Material and methods. We examined 135 patients with non valvular AF. SCI were detected in 31.1 % of patients, and in total superficial infarctions were detected in 9.6 %, SCI ≥ 15 mm in 7.4 % of patients and basal SCI in 21.8 %.
Results. The results of univariate analysis showed that low left atrial appendage velocity < 30 cm/s was significantly associated with both superficial and SCI ≥ 15 mm, Р=0.01 and 0.007, respectively. Basal SCI were significantly associated with age ≥ 65 years and creatinine clearance < 90 ml/min. At the time of the study only 14.5 % of patients had international normalized ratio (INR) 2–3. Results of the survey showed that 43.9 % of respondents didn’t know anything about warfarin. Only 42.2 % used warfarin and 37.8 % didn’t use neither anticoagulants, nor aspirin. We found that only 17.2 % of respondents measured INR regularly, 54.3 % patients did not know what is INR. Moreover, among patients on warfarin 68.9 % did nothing if their INR was unsatisfactory. There was significant inverse association between the use of warfarin > 3 and INR 2–3 at the time of the study and superficial P=0.03, χ2=4.9 and basal SCI P=0.02, χ2=5.3.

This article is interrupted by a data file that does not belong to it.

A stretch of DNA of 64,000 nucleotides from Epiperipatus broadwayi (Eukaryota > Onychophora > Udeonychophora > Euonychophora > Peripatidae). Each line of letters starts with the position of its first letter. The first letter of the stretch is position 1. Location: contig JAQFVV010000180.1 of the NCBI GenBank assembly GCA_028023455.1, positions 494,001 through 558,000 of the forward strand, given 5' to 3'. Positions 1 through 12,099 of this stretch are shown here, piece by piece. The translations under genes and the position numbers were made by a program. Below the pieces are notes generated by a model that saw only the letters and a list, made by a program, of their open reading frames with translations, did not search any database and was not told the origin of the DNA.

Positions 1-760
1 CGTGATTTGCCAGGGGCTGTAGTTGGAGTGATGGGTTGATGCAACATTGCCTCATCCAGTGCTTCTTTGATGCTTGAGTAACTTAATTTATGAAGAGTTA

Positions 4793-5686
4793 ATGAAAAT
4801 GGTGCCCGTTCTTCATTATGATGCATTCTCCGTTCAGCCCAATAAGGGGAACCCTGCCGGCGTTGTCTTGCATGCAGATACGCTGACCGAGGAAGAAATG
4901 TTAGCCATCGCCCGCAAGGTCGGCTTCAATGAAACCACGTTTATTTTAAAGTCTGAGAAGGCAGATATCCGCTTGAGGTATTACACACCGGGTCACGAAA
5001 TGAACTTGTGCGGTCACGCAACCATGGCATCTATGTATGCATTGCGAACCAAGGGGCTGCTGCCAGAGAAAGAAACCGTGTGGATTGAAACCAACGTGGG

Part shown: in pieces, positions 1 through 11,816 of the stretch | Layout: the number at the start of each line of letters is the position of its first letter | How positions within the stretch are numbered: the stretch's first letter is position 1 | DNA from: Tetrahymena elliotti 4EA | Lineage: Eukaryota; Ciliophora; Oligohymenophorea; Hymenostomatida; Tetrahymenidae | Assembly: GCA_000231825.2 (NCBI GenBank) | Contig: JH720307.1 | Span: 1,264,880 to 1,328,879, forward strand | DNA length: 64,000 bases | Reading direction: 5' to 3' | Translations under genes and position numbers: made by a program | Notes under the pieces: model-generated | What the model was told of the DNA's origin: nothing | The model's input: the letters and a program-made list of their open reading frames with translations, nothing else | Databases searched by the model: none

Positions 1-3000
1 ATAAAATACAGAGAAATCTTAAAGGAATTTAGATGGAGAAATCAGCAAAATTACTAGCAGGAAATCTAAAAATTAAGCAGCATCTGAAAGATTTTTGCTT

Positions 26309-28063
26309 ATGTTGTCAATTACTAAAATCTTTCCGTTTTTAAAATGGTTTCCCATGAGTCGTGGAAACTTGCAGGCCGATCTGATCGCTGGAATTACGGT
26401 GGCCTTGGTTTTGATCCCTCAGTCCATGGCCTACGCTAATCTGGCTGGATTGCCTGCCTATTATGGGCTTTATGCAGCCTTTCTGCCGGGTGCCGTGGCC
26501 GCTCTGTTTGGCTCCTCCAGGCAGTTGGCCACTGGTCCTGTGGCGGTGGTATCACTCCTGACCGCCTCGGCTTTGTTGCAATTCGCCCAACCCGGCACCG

Conclusions. Silent cerebral infarctions are not uncommon in patients with AF. Large and superficial SCI in the absence of atherosclerosis of carotid and/or large brain arteries commonly have embolic source. Patients with AF have inadequate knowledge about anticoagulants, and those on warfarin have inadequate adherence and control of anticoagulation. This kind of inadequacy was associated with SCI. Further implementation of interventions that have been shown to improve anticoagulation control are necessary for patients with AF.